The events that occurred in the High Court are described here.
I have always believed that in a democracy, the will of the people, expressed at electoral events, has to be implemented. That’s what I was taught at school when we had a mock election and the returning officer from the local council came in and gave us a talk about how democracy works.
He said that the people have absolute authority to decide the affairs of the nation, but we don’t get involved directly in every decision, it would be too time-consuming, so we elect representatives to a place called Parliament, and they make decisions on our behalf. Parliament has no absolute authority, it only has delegated authority, given to them by the people. Every five years, or sooner if circumstances require it, Parliament hands back its delegated authority to the people and we elect new representatives to Parliament, able to act with their new delegated authority.
In each session of Parliament a Prime Minister is appointed, normally the leader of the party with a working majority, and he/she appoints other Ministers and they are collectively known as the “Government”. If there is no party with a working majority there can be a Prime Minister and Deputy Prime Minister from different parties and they form a coalition government. On some occasions there are issues that are beyond the delegated authority of both Parliament and Government, and they have to go back to the people with a referendum to make a decision about something. That’s what I was taught and it’s what I have always believed.
A referendum is the same as any other electoral event in the sense that the people have absolute authority and whatever they decide has to be implemented. But now something new has happened, we have had a referendum where all parties involved understood that they were being asked to make a decision, but as soon as the result was out, the losing side claimed that it was just “advisory” and it needs to be debated in Parliament as if Parliament itself, and not the people, had absolute authority.
The idea of an “advisory referendum” is ludicrous. There is already a process for advising Parliament, it’s called “writing to your MP”. There is no point organising a referendum if all they want is advice, and very few people would turn out to vote if that was all they were being asked for.
I am not aware of any event in the history of Britain, since the time of Cromwell, when the democratic will of the people has been undermined in this way. The campaign to leave the European Union will have to respond to this. We are moving into new ground, it’s turning into a campaign for democracy itself.
Will the Remoaners succeed in downgrading the referendum to "advisory"? I don't think so. The Government made it abundantly clear, both to Parliament and the public at the beginning of this process, that the electorate was being asked to make a decision, and the decision would be final and would be implemented. For details of the legal arguments see Lawyers for Britain.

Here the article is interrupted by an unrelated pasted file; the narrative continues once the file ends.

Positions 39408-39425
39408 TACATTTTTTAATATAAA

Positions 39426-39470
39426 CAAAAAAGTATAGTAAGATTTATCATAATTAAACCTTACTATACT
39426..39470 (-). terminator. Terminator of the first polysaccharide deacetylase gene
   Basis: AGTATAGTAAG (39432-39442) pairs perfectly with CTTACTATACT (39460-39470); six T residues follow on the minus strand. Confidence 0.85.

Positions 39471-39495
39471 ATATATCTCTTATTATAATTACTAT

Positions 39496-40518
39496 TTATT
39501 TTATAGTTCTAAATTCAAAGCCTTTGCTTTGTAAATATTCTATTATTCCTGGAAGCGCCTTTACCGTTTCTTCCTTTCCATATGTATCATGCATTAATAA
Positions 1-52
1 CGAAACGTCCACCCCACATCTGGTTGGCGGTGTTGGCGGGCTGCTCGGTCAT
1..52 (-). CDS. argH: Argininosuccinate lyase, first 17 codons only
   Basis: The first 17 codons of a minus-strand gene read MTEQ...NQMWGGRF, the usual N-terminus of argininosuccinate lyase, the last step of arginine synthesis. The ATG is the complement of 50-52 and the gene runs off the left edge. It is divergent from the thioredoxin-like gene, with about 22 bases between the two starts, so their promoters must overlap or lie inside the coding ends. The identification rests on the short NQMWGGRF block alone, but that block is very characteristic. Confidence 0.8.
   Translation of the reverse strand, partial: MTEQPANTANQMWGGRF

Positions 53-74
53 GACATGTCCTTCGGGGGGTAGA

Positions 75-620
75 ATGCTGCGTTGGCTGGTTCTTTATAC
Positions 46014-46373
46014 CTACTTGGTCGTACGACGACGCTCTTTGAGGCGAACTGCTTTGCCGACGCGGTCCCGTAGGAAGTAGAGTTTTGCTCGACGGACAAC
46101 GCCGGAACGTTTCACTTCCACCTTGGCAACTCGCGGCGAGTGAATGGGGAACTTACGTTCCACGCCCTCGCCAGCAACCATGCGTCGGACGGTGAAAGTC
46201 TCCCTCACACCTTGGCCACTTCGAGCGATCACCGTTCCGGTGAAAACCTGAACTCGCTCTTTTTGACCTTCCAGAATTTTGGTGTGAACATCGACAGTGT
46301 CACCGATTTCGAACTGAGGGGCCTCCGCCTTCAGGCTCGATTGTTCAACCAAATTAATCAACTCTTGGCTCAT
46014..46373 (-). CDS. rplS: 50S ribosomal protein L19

New Government for Brexit
The Referendum was Prime Minister David Cameron's biggest gamble. He had been to Brussels to negotiate a new deal for the UK's membership of the European Union, and he didn't get everything he wanted but he thought it was good enough. He was concerned about rising Euro-scepticism and was already committed to having a referendum by the end of 2017 because of the Referendum Act 2015, so he decided to go for it on 23 June 2016. He campaigned for the UK to Remain within the "reformed European Union" as he called it, and if the country voted to Leave, the Government would trigger Article 50 of the Treaty on European Union, and it would be done without delay.
His gamble was an embarrassing defeat. On the day that the result was announced, he resigned as Prime Minister and said he would hand over the task of triggering Article 50 to his successor. There was a leadership contest, but instead of appointing a Leave campaigner as the new Prime Minister, we got another Remainer, Theresa May, although unlike Cameron she had not been an active campaigner. On the day that she was appointed she made a speech outside 10 Downing Street and said "Brexit means Brexit" but didn't say what Brexit actually means and is in no hurry to trigger Article 50. She says it won't happen until at least January 2017 because apparently a lot of preparation is needed. Since then she has gone round visiting people in Europe and in the devolved regions of the UK, but so far she hasn't done anything that justifies delaying Article 50. What's going on, does she actually have a plan for Brexit, or is she just playing for time?